2-door Range Rover Classics (Classic being the name given to the original generation, made from 1970 to 1995, when the 2nd gen P38A arrived in the early 90’s) are, in my opinion, one of the finest looking vehicles Land Rover ever made.
They’re also streets ahead of Land Rovers of a similar vintage when it comes to performance – coil springs, disc brakes, (relatively) powerful engines, comfy seats… It’s almost cheating.
With the exception of the odd special edition, the 2-door Range Rover was only made for the UK market up to 1982. This means that most of them have gone to the great rusty graveyard in the sky, and they’re fairly scarce now. This is a problem – like Series 1 Land Rovers, in the last few years the prices being asked for early Range Rovers have gone a bit mental.
I’ve wanted one for a while, but I can’t justify spending what the UK market ones are selling for. Thankfully, Land Rover kept making the 2-door models right through the production run for some foreign markets. Consequently, they are a lot more common in certain European countries. These models aren’t as desirable over here as early UK market ones, which means they can be had relatively cheaply. If you can deal with the hassle of importing one, and either driving it left hand drive or converting to right hand drive, it’s a cheap(ish) way of getting hold of a 2-door Classic. Prices are rising though, and it’s evident from watching eBay that there are a good few traders profiting from importing these models.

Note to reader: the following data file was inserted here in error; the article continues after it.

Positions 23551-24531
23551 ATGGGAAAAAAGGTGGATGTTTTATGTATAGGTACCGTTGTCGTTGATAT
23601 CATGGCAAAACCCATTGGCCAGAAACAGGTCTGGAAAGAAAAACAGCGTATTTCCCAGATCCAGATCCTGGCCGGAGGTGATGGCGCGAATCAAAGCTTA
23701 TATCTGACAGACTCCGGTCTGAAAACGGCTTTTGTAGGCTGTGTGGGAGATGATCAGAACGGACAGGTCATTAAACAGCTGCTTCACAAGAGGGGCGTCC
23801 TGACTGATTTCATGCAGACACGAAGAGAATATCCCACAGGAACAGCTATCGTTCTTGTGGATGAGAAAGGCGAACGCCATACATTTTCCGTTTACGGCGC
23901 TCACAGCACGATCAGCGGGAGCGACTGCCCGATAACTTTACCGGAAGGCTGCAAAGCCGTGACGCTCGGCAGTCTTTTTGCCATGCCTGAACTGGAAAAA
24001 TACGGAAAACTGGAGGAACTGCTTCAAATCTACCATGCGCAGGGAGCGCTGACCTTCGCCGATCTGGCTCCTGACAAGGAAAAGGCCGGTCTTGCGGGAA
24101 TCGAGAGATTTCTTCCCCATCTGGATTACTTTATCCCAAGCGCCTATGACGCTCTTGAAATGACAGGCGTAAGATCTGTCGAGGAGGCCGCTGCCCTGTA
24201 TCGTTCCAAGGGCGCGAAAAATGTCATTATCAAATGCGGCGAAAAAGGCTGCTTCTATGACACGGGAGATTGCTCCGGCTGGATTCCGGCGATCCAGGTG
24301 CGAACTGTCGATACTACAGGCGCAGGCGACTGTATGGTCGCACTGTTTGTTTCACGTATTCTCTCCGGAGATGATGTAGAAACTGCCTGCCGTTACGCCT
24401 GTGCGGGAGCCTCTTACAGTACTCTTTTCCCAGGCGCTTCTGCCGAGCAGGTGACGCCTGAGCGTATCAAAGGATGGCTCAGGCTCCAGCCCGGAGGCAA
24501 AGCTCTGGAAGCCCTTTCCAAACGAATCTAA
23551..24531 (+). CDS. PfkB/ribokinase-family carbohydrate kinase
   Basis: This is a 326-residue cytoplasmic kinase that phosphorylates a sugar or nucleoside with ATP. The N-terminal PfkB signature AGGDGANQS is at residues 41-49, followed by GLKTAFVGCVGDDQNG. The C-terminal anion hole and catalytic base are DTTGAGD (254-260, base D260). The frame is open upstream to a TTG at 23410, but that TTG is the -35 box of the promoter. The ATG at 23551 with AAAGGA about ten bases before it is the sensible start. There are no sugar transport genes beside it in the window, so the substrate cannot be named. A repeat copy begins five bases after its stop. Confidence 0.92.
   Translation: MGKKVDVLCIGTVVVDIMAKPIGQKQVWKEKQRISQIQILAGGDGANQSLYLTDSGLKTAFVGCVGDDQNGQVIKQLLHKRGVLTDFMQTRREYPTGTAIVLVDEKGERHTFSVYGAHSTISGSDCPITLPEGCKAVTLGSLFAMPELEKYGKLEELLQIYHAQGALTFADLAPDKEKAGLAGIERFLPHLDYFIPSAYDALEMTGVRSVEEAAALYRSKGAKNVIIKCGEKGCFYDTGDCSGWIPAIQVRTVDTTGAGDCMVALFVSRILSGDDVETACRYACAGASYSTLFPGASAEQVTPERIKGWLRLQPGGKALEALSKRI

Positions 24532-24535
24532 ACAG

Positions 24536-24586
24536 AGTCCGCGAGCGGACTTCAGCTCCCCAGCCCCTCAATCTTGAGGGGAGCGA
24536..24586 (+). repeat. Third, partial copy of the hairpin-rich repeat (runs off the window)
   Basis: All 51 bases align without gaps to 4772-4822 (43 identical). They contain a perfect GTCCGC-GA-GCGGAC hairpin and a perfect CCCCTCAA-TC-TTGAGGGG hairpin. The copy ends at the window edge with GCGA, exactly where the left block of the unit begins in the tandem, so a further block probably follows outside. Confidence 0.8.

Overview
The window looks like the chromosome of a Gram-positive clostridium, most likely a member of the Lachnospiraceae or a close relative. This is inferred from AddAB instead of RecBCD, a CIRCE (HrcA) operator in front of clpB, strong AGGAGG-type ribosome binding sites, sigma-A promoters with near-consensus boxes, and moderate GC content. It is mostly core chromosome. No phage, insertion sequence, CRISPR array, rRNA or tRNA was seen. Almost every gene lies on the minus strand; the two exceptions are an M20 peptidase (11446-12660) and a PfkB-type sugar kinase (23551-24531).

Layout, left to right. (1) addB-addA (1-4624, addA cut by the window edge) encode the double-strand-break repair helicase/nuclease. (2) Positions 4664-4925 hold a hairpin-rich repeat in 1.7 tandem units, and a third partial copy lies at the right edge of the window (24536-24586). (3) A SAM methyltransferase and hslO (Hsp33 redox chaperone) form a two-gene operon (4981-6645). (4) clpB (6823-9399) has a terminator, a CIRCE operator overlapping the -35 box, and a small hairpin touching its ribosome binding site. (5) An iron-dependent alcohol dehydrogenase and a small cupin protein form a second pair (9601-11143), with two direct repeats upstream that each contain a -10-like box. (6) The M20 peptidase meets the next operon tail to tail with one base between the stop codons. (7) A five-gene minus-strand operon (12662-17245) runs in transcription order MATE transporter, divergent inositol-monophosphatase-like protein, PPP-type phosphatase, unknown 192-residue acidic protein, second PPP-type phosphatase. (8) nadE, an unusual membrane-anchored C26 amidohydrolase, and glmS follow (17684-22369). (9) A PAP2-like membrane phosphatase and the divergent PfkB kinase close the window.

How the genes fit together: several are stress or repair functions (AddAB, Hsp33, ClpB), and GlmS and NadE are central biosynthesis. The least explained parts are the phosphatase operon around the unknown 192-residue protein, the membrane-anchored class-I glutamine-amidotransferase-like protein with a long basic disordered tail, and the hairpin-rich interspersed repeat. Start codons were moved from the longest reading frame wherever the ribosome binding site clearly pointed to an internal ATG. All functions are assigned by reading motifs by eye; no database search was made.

I pulled the trigger on this one a couple of months back. It’s an ’85 model year BA VIN in Sahara Dust.
The BA series (BA being the last two letters in the VIN number before the serial number) was only made for the one model year.
The ’85 model year had the 3.5 Rover V8 on carbs, and the 5-speed LT77 gearbox. The LT77 was only introduced the previous model year, earlier examples had the 4-speed LT95 box. The LT77 isn’t reputed to be as tough as the LT95, but I’ve used a later LT77s before which didn’t give me any serious problems. The higher ratio top end of the LT77 should be good for keeping the revs down when cruising, too.
The construction method of a Range Rover differs quite substantially from a Land Rover. Rather than having a load of mostly aluminium parts individually bolted to a steel ladder frame chassis, the Range Rover had an aluminium outer skin bolted and riveted to a steel inner body, which in turn was bolted to a ladder chassis. On early models this inner shell was made up of steel panels bolted and riveted together. Later, these panels were welded together – apparently to save money. This was carried forward to Discovery production with even more cost cutting measures – like the steel boot floor, rather than the Range Rover’s aluminium floor.
Having a separate body shell is a good thing in many ways, as a Range Rover body has far fewer draughts and rattles than a Land Rover. The body is also isolated from the chassis with rubber block mounts, which should go some way to dampen vibrations transmitted from the chassis to the body. You certainly get less vibes in a Range Rover, though it’s hard to tell how much each aspect of its construction contributes to this.
The downside of having this steel body frame is that there’s a lot more to rust. On a Land Rover you only really need to worry about the chassis and bulkhead rusting. On a Range Rover, pretty much the whole thing can rust. Further, all the steelwork in the body is hidden away underneath the aluminium outer skin, so rust in a Range Rover shell can go unnoticed if the owner isn’t careful.